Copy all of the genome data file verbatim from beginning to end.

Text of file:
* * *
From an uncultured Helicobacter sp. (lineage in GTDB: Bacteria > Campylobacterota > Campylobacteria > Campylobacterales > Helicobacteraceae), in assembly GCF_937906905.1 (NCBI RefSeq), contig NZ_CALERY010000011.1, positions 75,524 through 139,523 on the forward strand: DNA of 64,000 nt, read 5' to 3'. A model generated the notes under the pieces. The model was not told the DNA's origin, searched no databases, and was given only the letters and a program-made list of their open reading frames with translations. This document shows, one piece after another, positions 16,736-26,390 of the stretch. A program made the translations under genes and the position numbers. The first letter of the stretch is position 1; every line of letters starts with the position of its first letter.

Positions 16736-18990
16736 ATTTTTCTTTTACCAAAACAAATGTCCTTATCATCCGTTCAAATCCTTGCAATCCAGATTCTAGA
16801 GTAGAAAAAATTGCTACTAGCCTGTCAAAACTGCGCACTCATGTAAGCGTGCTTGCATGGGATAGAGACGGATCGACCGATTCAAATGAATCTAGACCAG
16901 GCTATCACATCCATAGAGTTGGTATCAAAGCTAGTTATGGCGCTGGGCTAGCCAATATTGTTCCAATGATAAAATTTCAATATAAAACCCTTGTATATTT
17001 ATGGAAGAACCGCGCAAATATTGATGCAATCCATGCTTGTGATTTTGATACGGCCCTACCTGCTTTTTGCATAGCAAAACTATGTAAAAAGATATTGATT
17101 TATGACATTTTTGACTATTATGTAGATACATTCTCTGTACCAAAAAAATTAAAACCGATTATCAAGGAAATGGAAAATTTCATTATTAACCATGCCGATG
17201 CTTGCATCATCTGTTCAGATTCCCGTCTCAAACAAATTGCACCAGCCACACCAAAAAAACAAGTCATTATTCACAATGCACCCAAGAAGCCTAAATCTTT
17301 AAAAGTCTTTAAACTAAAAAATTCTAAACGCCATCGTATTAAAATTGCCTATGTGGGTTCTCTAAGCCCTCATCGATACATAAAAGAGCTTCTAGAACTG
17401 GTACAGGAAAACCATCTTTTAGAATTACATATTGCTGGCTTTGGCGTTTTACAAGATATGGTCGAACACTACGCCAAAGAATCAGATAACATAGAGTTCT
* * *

From an uncultured Helicobacter sp. (lineage in GTDB: Bacteria > Campylobacterota > Campylobacteria > Campylobacterales > Helicobacteraceae), in assembly GCF_937906905.1 (NCBI RefSeq), contig NZ_CALERY010000011.1, positions 75,524 through 139,523 on the forward strand: DNA of 64,000 nt, read 5' to 3'. A model generated the notes under the pieces. The model was not told the DNA's origin, searched no databases, and was given only the letters and a program-made list of their open reading frames with translations. This document shows, one piece after another, positions 16,736-26,390 of the stretch. A program made the translations under genes and the position numbers. The first letter of the stretch is position 1; every line of letters starts with the position of its first letter.

Positions 16736-18990
16736 ATTTTTCTTTTACCAAAACAAATGTCCTTATCATCCGTTCAAATCCTTGCAATCCAGATTCTAGA
16801 GTAGAAAAAATTGCTACTAGCCTGTCAAAACTGCGCACTCATGTAAGCGTGCTTGCATGGGATAGAGACGGATCGACCGATTCAAATGAATCTAGACCAG
16901 GCTATCACATCCATAGAGTTGGTATCAAAGCTAGTTATGGCGCTGGGCTAGCCAATATTGTTCCAATGATAAAATTTCAATATAAAACCCTTGTATATTT
17001 ATGGAAGAACCGCGCAAATATTGATGCAATCCATGCTTGTGATTTTGATACGGCCCTACCTGCTTTTTGCATAGCAAAACTATGTAAAAAGATATTGATT
17101 TATGACATTTTTGACTATTATGTAGATACATTCTCTGTACCAAAAAAATTAAAACCGATTATCAAGGAAATGGAAAATTTCATTATTAACCATGCCGATG
17201 CTTGCATCATCTGTTCAGATTCCCGTCTCAAACAAATTGCACCAGCCACACCAAAAAAACAAGTCATTATTCACAATGCACCCAAGAAGCCTAAATCTTT
17301 AAAAGTCTTTAAACTAAAAAATTCTAAACGCCATCGTATTAAAATTGCCTATGTGGGTTCTCTAAGCCCTCATCGATACATAAAAGAGCTTCTAGAACTG
17401 GTACAGGAAAACCATCTTTTAGAATTACATATTGCTGGCTTTGGCGTTTTACAAGATATGGTCGAACACTACGCCAAAGAATCAGATAACATAGAGTTCT